Critique of an Article: Wage Gains for Low Earners Have Helped Sustain America’s Economic Expansion.
The U.S. economy has officially entered the longest expansion in its history. The nation’s gross domestic product has been growing for the last 121 consecutive months, the metric used to measure periods of sustained economic growth. That surpasses the 120-month expansion from 1991 to 2001. The most recent expansion started in 2009, after the global financial crisis in 2008. The Great Recession was the worst U.S. economic downturn since the Great Depression in the 1920s and ’30s.
A modern job in the United States is integrated in a constellation of relationships among co-workers and managers. Many workers possess skills that are specialized for particular employers and particular tasks. They also have preferences about their work environment. They may need to have a short enough commute. They may enjoy working with certain people. And they may have strong preferences about the communities in which they live. Furthermore, searching for a job in the labor market takes time and energy. All potential job offers are not immediately observable by all workers who might accept them. Both of these facts mean that employees will only slowly respond to wage changes at their jobs. They may poke around the web for new job listings or they may ask their friends or former colleagues about possible job opportunities. None of this happens quickly, however, giving firms monopsony power over their workforces. Monopsony power hinders wage growth for workers, which, in turn, slows consumer demand and reduces overall savings in the U.S. economy.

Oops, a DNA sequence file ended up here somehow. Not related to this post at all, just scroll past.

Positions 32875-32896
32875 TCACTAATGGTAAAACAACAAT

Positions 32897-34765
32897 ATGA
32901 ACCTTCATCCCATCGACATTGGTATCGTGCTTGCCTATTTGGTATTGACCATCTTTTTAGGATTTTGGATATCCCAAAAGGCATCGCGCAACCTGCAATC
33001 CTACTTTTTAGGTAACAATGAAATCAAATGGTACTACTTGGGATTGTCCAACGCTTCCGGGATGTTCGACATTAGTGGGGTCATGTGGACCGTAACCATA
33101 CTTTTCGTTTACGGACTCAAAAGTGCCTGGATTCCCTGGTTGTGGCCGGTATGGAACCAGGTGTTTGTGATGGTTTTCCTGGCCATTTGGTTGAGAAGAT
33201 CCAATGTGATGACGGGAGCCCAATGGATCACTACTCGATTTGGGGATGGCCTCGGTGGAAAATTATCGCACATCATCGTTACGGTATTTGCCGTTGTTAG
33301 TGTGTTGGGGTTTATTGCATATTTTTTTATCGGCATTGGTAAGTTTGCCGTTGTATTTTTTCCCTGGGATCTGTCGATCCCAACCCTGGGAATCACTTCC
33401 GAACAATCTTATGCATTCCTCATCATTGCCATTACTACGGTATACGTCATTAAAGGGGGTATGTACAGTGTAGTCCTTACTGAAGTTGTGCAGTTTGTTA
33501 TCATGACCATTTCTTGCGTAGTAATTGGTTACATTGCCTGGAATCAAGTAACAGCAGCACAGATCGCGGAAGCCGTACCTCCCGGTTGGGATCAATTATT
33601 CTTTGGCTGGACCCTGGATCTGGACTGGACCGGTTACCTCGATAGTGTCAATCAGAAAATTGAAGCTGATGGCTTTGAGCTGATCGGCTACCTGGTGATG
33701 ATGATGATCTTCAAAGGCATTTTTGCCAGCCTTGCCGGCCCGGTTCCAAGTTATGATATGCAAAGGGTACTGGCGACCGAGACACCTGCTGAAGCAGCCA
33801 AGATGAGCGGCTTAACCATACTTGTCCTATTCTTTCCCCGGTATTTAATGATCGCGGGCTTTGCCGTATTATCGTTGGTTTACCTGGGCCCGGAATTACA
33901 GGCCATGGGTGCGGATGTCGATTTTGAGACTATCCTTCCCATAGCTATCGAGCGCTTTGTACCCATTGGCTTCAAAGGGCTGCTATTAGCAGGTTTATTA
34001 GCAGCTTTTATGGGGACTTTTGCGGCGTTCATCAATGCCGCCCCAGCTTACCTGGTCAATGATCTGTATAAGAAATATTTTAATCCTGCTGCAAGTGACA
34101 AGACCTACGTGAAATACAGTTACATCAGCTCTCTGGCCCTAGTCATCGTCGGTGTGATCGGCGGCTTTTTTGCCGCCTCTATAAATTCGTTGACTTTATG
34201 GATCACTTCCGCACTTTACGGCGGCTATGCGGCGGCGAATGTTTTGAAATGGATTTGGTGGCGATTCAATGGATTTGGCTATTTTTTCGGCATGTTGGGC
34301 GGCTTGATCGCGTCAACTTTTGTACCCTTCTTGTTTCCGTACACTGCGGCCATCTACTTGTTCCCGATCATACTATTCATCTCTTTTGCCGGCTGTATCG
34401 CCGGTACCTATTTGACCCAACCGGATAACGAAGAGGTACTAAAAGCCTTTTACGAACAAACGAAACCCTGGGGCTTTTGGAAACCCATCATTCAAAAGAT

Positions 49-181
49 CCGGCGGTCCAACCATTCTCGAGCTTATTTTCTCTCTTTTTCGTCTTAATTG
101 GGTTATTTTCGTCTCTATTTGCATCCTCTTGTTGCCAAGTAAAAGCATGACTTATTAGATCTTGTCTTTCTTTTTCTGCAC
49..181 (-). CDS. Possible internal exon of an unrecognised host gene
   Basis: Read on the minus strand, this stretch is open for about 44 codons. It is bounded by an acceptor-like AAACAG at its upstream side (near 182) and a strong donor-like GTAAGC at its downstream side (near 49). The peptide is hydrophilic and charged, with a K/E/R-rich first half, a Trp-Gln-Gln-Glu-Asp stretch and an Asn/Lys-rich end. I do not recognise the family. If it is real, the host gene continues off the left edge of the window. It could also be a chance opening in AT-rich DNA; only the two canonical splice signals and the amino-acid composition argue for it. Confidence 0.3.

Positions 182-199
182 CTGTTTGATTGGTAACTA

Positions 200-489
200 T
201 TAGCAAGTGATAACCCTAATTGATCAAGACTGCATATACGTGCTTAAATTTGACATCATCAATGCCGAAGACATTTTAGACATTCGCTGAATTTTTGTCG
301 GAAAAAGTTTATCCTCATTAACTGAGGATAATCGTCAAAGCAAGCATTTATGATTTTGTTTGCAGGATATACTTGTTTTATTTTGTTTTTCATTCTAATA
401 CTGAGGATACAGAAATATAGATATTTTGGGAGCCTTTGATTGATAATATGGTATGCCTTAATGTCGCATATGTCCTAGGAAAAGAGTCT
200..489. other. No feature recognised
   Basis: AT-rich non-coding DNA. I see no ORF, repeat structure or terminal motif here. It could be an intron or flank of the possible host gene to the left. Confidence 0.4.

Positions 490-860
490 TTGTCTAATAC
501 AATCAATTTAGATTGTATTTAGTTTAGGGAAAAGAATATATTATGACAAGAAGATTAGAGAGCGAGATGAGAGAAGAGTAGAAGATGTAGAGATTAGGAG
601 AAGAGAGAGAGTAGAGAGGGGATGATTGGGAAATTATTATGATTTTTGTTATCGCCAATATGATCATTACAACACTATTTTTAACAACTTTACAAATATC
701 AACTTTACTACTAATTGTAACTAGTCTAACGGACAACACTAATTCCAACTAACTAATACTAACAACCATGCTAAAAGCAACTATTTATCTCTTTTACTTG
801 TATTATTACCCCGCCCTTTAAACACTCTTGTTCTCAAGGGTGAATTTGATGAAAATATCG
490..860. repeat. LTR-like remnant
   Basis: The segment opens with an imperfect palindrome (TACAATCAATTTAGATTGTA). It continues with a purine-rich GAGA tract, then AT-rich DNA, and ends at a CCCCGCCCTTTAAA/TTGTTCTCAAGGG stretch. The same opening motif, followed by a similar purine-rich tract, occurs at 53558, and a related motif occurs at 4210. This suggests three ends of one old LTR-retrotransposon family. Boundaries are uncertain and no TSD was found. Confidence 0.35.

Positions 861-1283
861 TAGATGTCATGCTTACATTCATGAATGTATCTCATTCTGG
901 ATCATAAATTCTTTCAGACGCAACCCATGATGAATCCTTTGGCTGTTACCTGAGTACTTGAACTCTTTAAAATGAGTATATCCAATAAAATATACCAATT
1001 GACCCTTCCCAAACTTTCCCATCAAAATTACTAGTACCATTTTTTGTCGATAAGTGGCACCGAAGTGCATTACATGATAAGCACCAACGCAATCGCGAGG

Low-wage workers today constitute a large portion of the workforce. About 25 percent of all workers earned $13 or less per hour in 2018 and the vast majority of them would benefit from a minimum wage increase to $15 by 2024. (2018 to 2028, “10-Year Economic Projections”). Were it enacted, for the first time the lowest-wage workers would make more than they did in 1968, the last high point of the minimum wage. While this would be a bold step, the resulting pay increase would be relatively modest compared with the economy’s capacity to deliver improvements in living standards. A $15 minimum wage in 2024 would have 28 percent more purchasing power than the minimum wage did at its 1968 high point, but over that time period, the economy’s potential for higher living standards, as reflected in labor productivity, will have grown by 119 percent. Moreover, because of the gradual phase-in, a $15 minimum wage in 2024 is not the same as $15 per hour today, but equivalent to about $13 per hour in 2018 dollars, after adjusting for projected inflation. (David Cooper, 2019)
In either case, the real value of the federal minimum wage has declined 24 percent since 1968. Today, the federal minimum of $7.25 leaves an adult with two children thousands of dollars below the federal poverty threshold. This is unacceptable. Raising the federal minimum wage will also stimulate consumer spending, help businesses’ bottom lines, and grow the economy. A modest increase would improve worker productivity, and reduce employee turnover and absenteeism. It would also boost the overall economy by generating increased consumer demand.
David Cooper, Raising the Federal Minimum Wage to $15 by 2024 Would Lift Pay for Nearly 40 Million American Workers, Economic Policy Institute, February 2019.
Congressional Budget Office, An Update to the Economic Outlook: 2018 to 2028, “10-Year Economic Projections”, August 2018.
Sylvia Allegretto and David Cooper, Twenty-Three Years and Still Waiting for Change: Why It’s Time to Give Tipped Workers the Regular Minimum Wage, Economic Policy Institute, July 2014.
Paul J. Wolfson and Dale T. Belman,“15 Years of Research on U.S. Employment and the Minimum Wage,” Tuck School of Business Working Paper no. 2705499, December 2016.
Isaiah Andrews and Maximilian Kasy, “Identification of and Correction for Publication Bias,” Mimeograph, October 10, 2018.